Starving Hailee Steinfeld & Grey Feat. Zedd
Smokers in Portsmouth made a record number of successful attempts to quit their habit last year.
New figures released today by NHS Portsmouth, the city's primary care trust (PCT), show that for the first time there were more than 3,000 successful quits across the city.
Under national guidelines, smokers who give us their habit for four weeks are deemed to be quitters.
Last year, Portsmouth recorded 3,060 quits – 14% more than its target total of 2,668.
A big part of the success is due to the PCT bringing in an independent provider, Solutions4Health, to do extra smoking cessation work in the city, particularly to support the local black and minority ethnic population.
GPs and Portsmouth's network of community pharmacies, in particular the award-winning Healthy Living Pharmacy project*, are also credited with making major contributions to the improved performance through their work with smokers.
The figures are a boost to the local NHS – just over a week before the introduction of a major initiative in which smokers throughout the Portsmouth and south east Hampshire area will be urged to quit smoking before they are referred for a wide range of non-urgent operations.
From 1 July, GPs and other health professionals who are considering referring patients for non-urgent surgery, will ask them if they smoke, record their answer, and if they do smoke advise the patient of the personal and benefits of quitting before their operation.
They will refer smokers who may need surgery to local NHS Stop Smoking Services. Pompey Quit has a particularly high success rate (70%) with supporting people to quit.
GPs can still refer patients to hospital who decline to give up smoking, but the hospital clinician may refer the patient back to the GP for further help to quit if the surgeon feels the risks of smoking outweigh the benefit of the operation.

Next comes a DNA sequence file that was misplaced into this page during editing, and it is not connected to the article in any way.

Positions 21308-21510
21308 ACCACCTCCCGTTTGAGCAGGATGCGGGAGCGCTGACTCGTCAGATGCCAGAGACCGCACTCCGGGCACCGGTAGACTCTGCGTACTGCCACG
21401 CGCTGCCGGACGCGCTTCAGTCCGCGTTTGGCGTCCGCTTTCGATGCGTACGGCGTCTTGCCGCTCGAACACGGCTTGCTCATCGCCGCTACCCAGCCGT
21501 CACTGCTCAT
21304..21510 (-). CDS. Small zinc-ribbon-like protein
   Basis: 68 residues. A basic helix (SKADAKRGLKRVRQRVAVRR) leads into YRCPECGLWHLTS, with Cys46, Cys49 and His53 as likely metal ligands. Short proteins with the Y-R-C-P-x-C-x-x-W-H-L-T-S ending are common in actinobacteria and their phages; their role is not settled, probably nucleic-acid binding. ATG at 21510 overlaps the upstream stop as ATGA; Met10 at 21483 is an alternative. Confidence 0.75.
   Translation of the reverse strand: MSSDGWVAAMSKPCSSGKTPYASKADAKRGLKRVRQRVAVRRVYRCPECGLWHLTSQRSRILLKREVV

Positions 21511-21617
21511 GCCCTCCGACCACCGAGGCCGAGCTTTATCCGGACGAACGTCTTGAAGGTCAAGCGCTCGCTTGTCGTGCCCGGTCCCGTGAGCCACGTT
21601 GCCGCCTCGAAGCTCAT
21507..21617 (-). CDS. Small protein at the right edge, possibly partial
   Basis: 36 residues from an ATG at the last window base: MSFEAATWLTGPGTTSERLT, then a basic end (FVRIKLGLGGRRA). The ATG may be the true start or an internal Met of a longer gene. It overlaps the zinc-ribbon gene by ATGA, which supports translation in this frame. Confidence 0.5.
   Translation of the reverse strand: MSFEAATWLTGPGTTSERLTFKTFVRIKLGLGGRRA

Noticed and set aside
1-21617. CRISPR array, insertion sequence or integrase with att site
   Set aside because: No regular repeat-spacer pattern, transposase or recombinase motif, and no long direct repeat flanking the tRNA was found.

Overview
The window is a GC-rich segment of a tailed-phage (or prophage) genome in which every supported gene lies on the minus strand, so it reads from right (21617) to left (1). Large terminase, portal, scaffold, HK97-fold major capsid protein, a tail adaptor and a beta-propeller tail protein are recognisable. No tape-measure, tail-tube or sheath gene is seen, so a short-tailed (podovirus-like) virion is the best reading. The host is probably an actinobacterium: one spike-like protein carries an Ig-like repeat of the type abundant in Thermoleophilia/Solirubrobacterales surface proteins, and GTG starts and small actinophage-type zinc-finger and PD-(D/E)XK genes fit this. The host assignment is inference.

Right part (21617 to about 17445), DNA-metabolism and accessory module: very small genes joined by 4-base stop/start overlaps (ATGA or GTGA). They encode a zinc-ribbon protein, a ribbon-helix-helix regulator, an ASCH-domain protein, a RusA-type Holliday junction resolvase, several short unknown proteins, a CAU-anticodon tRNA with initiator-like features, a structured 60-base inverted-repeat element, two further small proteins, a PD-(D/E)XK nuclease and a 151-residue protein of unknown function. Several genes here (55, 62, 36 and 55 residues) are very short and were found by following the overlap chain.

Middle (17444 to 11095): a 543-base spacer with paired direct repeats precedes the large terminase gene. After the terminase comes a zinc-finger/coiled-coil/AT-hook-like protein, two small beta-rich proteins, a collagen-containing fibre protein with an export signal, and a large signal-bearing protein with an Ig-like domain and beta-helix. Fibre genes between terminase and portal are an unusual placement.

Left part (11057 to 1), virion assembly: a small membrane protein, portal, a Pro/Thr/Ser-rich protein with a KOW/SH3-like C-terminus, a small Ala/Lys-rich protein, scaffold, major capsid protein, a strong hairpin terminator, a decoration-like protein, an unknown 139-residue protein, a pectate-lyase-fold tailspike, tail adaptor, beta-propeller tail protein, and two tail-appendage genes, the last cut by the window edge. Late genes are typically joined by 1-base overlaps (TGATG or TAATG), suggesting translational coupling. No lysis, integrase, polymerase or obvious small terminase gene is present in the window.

Patients who smoke are at much greater risk of anaesthetic complications during surgery as well as infections to surgical wounds after their operation.
Dr Paul Edmondson-Jones, Director of Public Health for NHS Portsmouth, said:
"I'm delighted by the news that we have achieved 14% above our target of successful quitters.
"It is estimated that we must have at least 6% of your smoking population as quitters to have a serious impact on smoking prevalence and the fact that we are running at 6.7% is highly encouraging – particularly as these figures only relate to people who have quit with the help of NHS services.
"If 27% of our population smokes, as we believe to be the case, we have about 45,600 smokers in Portsmouth. We're working extremely hard to reduce this figure in a number of ways, including the Fitness for Surgery initiative. There is clear medical evidence that to stop smoking before having an operation is good for your health and can improve the chances of your operation being successful."